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In April, National Geographic photographer, Lynn Johnson called StoveTeam’s founder Nancy Hughes, to say, “This time it’s real. We have a writer!” Nancy jumped on a plane for Guatemala and spent a week showing Lynn and Michelle Nijhuis the consequences of open fire cooking and the necessary and incredibly challenging work taking place to combat this growing threat.
As the article explains, open fires are responsible for myriad health problems including lung disease, pneumonia, burns and even death.
Open fires also cause deforestation and air pollution that is exacerbating climate change due to the emissions of black carbon.
Working alongside communities in Guatemala (as well as El Salvador, Honduras, Mexico and Nicaragua), StoveTeam promotes locally produced alternatives to open fires that are safe, affordable and easy to use.
Our model relies on local partnerships with factory owners, social workers, and users to ensure the greatest impact and to overcome common barriers to the adoption of cookstoves.
You can read the article on newsstands in September or view the online version today.
Lynn and Michelle also had the opportunity to visit the National Police Archives in Guatemala City, where they delved into the human toll of the 35-year civil war in Guatemala. The atrocious war made international headlines and fueled social and cultural disparities still present in Guatemala today. You can read the article here.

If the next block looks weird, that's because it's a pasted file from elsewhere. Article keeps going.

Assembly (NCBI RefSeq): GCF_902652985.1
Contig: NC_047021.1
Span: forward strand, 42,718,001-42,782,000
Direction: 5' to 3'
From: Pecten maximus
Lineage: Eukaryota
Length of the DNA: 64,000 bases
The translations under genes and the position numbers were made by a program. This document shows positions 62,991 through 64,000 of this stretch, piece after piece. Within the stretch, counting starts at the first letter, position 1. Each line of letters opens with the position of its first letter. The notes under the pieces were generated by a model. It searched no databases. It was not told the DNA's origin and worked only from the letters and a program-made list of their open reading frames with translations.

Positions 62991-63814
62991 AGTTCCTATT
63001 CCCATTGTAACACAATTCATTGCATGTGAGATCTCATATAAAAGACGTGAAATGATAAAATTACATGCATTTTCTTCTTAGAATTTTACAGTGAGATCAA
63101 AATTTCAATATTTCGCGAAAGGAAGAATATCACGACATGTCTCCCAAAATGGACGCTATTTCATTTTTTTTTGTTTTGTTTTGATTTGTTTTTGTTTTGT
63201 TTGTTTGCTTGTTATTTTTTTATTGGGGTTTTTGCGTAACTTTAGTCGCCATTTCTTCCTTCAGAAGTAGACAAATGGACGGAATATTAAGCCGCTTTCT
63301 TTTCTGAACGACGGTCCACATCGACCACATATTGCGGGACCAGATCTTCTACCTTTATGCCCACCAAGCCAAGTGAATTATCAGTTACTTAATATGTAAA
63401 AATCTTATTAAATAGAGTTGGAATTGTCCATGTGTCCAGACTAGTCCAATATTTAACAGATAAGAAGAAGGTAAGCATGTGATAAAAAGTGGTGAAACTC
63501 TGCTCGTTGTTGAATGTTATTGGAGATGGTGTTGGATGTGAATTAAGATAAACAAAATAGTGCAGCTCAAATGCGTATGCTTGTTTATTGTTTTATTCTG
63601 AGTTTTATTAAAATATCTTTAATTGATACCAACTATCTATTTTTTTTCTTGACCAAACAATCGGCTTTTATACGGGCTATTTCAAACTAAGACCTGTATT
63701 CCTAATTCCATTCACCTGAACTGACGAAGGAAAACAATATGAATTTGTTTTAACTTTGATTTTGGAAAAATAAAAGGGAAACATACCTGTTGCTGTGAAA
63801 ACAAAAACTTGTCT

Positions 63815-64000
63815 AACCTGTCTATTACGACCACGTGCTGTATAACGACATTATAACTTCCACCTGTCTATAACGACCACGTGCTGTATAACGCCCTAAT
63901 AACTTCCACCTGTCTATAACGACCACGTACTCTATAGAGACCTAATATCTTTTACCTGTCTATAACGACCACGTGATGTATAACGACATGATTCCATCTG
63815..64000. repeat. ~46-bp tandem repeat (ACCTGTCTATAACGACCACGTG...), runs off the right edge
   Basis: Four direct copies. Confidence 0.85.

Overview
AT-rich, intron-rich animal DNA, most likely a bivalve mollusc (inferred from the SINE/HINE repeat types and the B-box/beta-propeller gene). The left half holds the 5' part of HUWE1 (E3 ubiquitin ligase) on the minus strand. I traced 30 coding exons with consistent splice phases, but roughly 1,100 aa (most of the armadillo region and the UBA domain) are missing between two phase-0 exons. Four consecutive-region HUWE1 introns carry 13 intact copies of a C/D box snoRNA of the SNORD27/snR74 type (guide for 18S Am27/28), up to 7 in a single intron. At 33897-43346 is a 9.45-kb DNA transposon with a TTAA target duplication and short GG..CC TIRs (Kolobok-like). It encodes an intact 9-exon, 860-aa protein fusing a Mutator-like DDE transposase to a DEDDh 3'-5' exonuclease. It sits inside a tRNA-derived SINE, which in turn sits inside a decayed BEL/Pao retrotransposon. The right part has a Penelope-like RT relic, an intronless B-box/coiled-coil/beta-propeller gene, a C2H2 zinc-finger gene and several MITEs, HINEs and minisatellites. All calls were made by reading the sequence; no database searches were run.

Photo by: Lynn Johnson
Being a single mother is not easy for Maria Guadalupe.
Between childcare and maintaining a household, collecting firewood is a massive burden. On average, Maria Guadalupe spends 2-3 hours every few days scavenging the forest for wood. When the owners of the large plot of land surrounding the town decided to clear the forest for crops, they allowed for the families living nearby to collect wood one last time. The nearby trees are now nearly all gone and gathering wood will be more difficult than ever.
Maria's burden does not end there. The smoke from her makeshift stove bothers her. Furthermore, her toddler crawls towards the bright flames, unaware of the danger posed by the open fire.
Buying large amounts of wood is not a feasible option on her limited income. In the past, Maria held several jobs but working long hours made it impossible for her to care for her four children.
Despite the difficulty, Maria's positivity is unwavering. She is the type of person to count her blessings.
Thanks to a generous donor, Maria can get a leg up on her daily demands. A new fuel-efficient Ecocina cookstove will mean far fewer long trips to gather wood. Her children can also now play in the kitchen without risking burns and breathe clean air.
The burden of open-fire cooking negatively impacts families in many ways. Your donation of $50 of more can make life easier for another woman by providing a lifesaving cookstove. Donate today!
Photos by: Aliana Allen-Maloney
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